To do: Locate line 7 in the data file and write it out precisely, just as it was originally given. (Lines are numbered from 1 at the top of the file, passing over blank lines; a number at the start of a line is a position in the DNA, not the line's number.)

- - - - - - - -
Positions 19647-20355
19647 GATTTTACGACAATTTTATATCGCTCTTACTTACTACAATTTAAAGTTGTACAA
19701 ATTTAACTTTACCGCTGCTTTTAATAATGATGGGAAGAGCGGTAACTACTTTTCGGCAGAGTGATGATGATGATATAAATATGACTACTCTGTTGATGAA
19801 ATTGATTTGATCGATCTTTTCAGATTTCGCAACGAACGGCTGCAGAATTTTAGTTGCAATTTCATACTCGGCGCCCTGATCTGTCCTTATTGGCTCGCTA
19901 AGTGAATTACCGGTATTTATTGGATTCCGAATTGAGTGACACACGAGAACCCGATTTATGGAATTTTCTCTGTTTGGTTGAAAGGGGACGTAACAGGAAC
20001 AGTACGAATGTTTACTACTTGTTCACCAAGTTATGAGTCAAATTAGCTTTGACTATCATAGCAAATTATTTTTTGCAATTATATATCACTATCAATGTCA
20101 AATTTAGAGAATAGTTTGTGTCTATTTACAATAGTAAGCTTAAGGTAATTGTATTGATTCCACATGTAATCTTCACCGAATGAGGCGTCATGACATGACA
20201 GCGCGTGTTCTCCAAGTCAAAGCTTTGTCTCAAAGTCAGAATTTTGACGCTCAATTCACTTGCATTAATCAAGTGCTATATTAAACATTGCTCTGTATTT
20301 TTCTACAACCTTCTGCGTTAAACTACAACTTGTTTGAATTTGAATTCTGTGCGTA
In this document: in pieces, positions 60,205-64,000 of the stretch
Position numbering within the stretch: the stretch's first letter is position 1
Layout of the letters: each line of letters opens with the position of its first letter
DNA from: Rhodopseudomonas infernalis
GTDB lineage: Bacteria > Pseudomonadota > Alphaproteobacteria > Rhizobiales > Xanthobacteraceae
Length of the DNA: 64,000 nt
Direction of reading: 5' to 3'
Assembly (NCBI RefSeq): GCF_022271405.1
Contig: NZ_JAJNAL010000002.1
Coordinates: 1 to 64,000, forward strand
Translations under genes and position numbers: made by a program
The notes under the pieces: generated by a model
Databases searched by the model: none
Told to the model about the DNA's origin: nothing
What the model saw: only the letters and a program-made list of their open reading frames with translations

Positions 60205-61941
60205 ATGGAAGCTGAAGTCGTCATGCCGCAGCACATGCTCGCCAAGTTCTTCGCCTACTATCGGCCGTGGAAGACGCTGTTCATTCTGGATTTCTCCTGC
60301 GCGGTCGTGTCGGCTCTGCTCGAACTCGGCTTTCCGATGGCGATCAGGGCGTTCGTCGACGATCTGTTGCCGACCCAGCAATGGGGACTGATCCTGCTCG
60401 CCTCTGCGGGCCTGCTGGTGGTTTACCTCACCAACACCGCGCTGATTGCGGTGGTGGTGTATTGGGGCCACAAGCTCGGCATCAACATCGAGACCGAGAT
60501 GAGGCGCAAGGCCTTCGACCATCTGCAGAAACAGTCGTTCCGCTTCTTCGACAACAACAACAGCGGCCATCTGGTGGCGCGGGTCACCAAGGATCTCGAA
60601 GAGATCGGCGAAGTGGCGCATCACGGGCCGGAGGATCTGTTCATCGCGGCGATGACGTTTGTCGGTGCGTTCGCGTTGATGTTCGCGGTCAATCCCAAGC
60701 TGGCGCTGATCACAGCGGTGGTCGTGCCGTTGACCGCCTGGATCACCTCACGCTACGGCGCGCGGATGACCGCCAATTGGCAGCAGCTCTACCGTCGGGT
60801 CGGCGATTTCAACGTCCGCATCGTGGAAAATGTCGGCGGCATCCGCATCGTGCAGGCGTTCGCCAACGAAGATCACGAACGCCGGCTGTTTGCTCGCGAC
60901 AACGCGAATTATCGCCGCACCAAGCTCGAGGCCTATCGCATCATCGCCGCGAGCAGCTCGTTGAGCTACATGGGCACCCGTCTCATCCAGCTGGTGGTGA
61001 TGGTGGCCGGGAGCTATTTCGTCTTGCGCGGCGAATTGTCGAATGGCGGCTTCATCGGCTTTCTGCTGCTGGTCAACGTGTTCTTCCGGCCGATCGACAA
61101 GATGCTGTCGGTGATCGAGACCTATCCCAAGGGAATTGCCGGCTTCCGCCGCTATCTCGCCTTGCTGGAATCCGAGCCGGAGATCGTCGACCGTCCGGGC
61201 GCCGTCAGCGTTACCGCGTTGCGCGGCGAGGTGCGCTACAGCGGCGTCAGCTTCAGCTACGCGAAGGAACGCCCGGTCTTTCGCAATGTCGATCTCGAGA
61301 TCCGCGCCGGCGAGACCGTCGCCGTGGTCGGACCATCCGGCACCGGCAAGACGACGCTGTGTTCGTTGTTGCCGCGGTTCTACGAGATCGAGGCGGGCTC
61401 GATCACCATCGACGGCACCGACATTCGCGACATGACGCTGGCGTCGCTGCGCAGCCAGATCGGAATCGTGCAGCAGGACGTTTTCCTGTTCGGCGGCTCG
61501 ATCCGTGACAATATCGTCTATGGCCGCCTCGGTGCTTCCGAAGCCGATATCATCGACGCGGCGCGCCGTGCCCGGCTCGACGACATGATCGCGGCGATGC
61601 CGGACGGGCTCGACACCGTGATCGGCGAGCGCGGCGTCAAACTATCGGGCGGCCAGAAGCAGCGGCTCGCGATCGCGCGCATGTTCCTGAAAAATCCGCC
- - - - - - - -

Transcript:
20101 AATTTAGAGAATAGTTTGTGTCTATTTACAATAGTAAGCTTAAGGTAATTGTATTGATTCCACATGTAATCTTCACCGAATGAGGCGTCATGACATGACA